Oil Futures Mixed, ULSD Spikes to 6-Month High on Low Supply

Liubov Georges
By  Liubov Georges , DTN Energy Reporter

WASHINGTON (DTN) -- While advancing on the week, New York Mercantile Exchange oil futures and the Intercontinental Exchange Brent contract settled Friday's session mixed with ULSD futures the outlier, rallying for a sixth consecutive session, and spiking to a six-month high. The moves came amid critically low inventory of middle distillates in the United States and globally just days ahead of the start of the heating season.

The November ULSD contract, which expires Monday, Oct. 31, surged $0.2159 Friday and $0.7175 since the prior Friday to a $4.5498-per-gallon settlement after trading at a $4.6841 six-month intraday high on the spot continuous chart. Low stock levels and strong demand pull as buyers look to secure product on worry over supply availability blew out the prompt spread, with the backwardation widening to $0.8043 per gallon. The previous high, a record, was reached in late April at $1.127 per gallon amid a short squeeze ahead of the May contract's expiration as the market worried over product availability in the weeks following supply disruptions caused by Russia's invasion of Ukraine.

This week's rally in ULSD futures was realized amid widening diesel shortages, which are spreading from New England and broader New York area to the Southeast and westward to Tennessee. Reported outages and allocations at distribution terminals all along the East Coast were exacerbated by low levels on the Mississippi River that is constraining barge movement. Valero Energy reportedly cut runs at Memphis refinery by about 20% due to shipping issues on the Mississippi River.

Nationwide distillate inventories have been running consistently below the five-year average for much of the year, with strong exports and domestic demand drawing down stockpiles. Now, with the heating season beginning in less than a week, low supply is amplifying fears over fuel rationing this winter. Particularly sensitive are New England states, which account for the largest concentration of households and businesses that use heating oil for space heating.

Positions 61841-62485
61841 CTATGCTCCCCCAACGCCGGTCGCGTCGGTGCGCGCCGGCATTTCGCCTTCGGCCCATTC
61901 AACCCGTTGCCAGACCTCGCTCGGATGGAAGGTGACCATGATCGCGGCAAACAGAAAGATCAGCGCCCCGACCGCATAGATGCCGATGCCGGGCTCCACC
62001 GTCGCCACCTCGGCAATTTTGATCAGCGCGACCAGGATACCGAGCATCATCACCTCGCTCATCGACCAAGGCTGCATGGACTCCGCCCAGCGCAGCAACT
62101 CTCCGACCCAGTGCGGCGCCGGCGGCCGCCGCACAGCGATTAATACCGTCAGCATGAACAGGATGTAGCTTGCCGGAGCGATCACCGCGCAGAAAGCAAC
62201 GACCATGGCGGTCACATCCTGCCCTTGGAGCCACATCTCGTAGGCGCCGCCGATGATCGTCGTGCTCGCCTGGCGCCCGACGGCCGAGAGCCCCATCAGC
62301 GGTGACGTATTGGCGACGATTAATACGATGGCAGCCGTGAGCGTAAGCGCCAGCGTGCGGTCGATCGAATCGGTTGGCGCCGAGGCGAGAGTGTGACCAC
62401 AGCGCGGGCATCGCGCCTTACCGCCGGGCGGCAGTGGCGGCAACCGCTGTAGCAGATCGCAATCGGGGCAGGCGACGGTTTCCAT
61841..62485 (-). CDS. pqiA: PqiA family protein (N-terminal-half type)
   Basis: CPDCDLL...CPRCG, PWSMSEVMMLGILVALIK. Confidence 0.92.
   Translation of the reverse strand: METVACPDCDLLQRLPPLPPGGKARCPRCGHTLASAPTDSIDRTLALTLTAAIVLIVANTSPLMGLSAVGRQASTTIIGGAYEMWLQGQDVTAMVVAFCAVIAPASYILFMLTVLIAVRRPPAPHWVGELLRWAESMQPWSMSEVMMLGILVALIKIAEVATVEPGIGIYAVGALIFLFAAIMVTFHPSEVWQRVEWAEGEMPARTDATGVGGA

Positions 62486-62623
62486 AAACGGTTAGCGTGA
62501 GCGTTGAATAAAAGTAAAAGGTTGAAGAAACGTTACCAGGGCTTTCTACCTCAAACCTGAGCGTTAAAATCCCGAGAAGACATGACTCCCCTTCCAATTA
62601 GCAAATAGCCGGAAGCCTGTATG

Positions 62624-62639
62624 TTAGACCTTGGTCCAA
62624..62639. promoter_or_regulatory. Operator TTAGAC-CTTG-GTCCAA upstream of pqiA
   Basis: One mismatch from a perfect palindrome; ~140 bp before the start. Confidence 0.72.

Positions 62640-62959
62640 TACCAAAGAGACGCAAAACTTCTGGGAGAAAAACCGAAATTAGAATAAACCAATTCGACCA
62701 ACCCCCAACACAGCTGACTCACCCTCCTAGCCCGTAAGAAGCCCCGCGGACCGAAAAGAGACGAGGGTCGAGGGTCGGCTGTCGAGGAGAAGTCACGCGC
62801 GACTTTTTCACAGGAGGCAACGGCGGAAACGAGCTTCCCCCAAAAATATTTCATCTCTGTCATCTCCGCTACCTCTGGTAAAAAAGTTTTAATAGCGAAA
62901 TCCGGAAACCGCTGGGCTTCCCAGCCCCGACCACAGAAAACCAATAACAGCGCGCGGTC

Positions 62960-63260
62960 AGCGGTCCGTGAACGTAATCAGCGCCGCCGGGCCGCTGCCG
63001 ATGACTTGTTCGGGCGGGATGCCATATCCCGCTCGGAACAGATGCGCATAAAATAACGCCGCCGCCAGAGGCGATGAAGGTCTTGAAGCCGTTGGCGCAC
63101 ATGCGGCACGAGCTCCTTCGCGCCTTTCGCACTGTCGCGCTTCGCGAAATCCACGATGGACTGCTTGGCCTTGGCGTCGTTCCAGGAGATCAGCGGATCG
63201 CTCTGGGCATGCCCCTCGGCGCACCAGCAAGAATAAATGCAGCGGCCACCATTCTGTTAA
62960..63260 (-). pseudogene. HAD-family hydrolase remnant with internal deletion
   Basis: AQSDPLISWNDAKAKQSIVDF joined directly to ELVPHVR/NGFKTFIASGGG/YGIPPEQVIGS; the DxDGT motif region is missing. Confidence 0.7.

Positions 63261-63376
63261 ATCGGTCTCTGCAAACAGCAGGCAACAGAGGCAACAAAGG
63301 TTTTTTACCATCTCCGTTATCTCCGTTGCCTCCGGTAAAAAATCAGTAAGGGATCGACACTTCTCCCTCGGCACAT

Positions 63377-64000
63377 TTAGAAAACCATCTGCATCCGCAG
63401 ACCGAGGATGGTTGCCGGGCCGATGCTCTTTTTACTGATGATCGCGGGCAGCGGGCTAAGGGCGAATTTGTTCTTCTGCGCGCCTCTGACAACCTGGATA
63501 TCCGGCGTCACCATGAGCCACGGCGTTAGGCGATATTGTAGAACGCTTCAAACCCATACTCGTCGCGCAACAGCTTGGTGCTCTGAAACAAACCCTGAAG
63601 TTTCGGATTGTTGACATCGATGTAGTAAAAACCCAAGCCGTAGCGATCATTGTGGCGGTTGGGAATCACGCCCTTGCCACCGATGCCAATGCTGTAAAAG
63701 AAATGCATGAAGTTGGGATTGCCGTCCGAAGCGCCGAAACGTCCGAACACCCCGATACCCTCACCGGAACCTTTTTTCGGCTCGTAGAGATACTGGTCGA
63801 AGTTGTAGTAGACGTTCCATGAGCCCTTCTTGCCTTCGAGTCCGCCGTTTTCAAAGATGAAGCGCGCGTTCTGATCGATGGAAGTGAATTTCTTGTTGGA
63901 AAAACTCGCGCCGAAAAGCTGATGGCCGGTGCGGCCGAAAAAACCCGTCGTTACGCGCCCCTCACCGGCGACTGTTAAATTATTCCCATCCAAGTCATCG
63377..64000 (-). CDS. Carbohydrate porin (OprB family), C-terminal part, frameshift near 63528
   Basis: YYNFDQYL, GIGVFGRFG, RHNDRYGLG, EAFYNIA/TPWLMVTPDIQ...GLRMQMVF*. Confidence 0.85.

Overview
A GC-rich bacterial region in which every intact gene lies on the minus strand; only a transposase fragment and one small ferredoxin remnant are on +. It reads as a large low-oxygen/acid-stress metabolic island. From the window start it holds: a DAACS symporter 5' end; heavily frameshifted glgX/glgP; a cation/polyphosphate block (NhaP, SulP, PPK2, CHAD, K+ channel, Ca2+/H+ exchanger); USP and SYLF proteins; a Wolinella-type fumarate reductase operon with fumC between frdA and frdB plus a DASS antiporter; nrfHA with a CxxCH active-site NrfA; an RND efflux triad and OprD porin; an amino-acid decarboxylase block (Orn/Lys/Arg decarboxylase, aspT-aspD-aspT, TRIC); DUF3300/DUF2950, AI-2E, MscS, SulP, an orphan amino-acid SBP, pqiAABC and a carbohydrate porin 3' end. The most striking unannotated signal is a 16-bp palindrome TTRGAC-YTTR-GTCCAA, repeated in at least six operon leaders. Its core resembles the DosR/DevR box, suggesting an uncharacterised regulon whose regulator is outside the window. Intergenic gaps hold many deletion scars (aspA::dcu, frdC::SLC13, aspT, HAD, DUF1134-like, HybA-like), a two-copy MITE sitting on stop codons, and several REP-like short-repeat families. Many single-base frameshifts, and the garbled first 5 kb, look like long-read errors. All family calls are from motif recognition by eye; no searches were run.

Diesel shortages are not just an issue for the U.S. energy market. In Europe, expected loss of Russian diesel exports combined with production outages in France have left parts of the continent short supply, according to the head of Spanish oil refiner Repsol SA.

"We are running out of middle distillates in some European countries," Chief Executive Officer Josu Jon Imaz said on an earnings call, adding that "there is room to see high diesel prices in the coming months."

Recent strikes in France, which knocked refineries offline, have also squeezed the market, triggering a surge in imports. Last week, U.S. exports of crude and petroleum products surged to a record-high 11.4 million barrels per day (bpd) amid the tight global market disposition.

The resulting high prices for distillates amid the low supply will further contribute to rising inflation. In Germany, the European Union's largest economy, inflation unexpectedly accelerated this month to 11.6% from a year earlier, following a trend already seen in France and Italy.

Italy, the EU's third-largest economy, Friday morning reported consumer prices grew to 11.9% in October -- the fastest since 1984 -- with energy prices surging a mind-blowing 73.2% year on year, up from 44.5% in September. For the Eurozone, inflation quickened to 10.7% in October from 9.8% in the previous month.

Against this backdrop, European Central Bank approved a second consecutive 75-point rate hike on Thursday, matching expectations by economists, but the softened language around their commitment to raise rates further for "several meetings" to simply saying they expect borrowing costs to be raised "further." Markets interpreted ECB messaging around future rate hikes as dovish, suggesting a possible pivot on rates by the central bank early next year. Traders reversed some of those trades on Friday following the inflation data and comments from ECB officials, betting the central bank's key rate will peak at around 2.85% in 2023, up from about 2.65% at Thursday's close.

On the session, December West Texas Intermediate futures fell $1.18 to $87.90 per barrel (bbl), and ICE December Brent dropped to $95.77 per bbl, down $1.19. November RBOB futures fell 10.50 cents to $2.9066 per gallon.

Liubov Georges can be reached at liubov.georges@dtn.com

Liubov Georges can be reached at liubov.georges@dtn.com

Liubov Georges